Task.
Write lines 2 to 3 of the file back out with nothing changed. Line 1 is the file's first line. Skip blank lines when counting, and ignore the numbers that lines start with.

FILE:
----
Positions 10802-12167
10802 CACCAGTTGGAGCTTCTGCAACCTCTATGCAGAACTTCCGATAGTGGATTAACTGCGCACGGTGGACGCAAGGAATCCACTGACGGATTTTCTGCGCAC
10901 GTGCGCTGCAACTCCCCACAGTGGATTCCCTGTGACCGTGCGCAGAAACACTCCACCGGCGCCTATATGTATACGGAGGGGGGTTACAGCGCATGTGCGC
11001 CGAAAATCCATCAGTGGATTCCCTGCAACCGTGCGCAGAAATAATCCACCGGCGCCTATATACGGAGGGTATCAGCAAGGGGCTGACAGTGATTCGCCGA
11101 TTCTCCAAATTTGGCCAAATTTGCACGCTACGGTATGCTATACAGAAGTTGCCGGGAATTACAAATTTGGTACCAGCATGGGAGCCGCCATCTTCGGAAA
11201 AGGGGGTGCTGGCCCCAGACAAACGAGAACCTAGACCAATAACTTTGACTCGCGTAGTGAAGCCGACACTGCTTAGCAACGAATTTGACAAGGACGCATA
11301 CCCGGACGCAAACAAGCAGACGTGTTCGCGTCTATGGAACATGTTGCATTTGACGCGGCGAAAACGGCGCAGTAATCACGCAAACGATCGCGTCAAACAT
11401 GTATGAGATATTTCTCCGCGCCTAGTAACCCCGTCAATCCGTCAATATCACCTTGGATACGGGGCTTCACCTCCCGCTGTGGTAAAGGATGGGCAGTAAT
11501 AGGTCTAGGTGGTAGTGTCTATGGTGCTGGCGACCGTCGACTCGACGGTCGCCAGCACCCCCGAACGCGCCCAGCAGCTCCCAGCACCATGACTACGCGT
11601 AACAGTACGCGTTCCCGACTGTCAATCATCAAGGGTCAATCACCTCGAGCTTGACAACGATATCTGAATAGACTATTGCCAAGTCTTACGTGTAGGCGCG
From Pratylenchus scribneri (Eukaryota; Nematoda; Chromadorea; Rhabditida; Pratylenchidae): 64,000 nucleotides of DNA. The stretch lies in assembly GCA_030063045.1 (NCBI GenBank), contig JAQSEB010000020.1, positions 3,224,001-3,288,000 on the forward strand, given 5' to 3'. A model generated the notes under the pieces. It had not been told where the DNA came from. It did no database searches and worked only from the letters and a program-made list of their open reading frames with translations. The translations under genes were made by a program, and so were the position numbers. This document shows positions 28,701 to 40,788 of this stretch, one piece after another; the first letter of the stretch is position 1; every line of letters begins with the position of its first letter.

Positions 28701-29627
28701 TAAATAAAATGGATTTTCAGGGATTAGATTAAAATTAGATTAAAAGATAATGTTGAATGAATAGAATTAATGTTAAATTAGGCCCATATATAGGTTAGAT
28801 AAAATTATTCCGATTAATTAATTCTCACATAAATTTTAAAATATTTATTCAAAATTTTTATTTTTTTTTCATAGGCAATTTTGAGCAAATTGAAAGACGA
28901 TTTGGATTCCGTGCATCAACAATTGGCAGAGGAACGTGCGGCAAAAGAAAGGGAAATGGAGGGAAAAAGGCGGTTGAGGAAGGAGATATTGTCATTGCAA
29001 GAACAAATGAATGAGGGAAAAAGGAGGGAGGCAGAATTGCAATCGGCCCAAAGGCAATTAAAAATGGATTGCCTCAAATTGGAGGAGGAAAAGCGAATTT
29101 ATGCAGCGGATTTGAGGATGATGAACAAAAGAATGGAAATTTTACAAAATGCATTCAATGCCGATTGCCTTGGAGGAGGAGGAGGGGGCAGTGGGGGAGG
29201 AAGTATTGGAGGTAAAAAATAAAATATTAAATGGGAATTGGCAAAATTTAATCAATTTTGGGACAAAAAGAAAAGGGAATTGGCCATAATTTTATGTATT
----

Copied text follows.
10802 CACCAGTTGGAGCTTCTGCAACCTCTATGCAGAACTTCCGATAGTGGATTAACTGCGCACGGTGGACGCAAGGAATCCACTGACGGATTTTCTGCGCAC
10901 GTGCGCTGCAACTCCCCACAGTGGATTCCCTGTGACCGTGCGCAGAAACACTCCACCGGCGCCTATATGTATACGGAGGGGGGTTACAGCGCATGTGCGC